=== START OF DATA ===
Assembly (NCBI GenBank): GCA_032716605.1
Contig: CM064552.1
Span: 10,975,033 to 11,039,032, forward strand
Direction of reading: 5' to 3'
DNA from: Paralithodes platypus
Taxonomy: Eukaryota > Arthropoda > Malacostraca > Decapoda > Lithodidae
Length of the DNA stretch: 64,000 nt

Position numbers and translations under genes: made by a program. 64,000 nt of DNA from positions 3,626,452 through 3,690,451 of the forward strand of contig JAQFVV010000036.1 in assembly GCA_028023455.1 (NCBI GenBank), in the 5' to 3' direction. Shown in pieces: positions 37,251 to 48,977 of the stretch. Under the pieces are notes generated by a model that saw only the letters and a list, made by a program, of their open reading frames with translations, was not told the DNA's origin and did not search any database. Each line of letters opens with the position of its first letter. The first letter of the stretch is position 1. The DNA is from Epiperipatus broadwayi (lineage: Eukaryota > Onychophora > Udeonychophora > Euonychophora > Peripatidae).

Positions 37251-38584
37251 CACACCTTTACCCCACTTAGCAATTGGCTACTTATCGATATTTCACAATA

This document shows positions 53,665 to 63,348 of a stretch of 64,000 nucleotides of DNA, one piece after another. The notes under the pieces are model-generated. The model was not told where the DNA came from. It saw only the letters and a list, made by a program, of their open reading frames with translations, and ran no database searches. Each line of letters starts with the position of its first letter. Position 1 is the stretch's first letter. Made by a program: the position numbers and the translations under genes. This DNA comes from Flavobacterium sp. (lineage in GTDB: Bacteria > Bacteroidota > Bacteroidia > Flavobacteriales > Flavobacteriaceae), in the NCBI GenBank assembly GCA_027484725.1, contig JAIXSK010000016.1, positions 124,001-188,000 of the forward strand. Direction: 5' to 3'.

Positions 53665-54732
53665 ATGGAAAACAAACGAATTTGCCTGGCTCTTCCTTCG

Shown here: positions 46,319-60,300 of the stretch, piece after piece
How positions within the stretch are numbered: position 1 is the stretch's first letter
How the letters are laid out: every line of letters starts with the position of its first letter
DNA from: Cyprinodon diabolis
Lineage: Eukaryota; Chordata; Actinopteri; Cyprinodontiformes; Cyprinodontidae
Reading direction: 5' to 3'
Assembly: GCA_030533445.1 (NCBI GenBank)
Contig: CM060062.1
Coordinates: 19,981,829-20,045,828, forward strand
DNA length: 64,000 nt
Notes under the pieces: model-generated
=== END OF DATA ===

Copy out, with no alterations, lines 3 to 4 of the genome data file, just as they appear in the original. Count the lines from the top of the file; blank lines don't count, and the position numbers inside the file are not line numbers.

Span: 10,975,033 to 11,039,032, forward strand
Direction of reading: 5' to 3'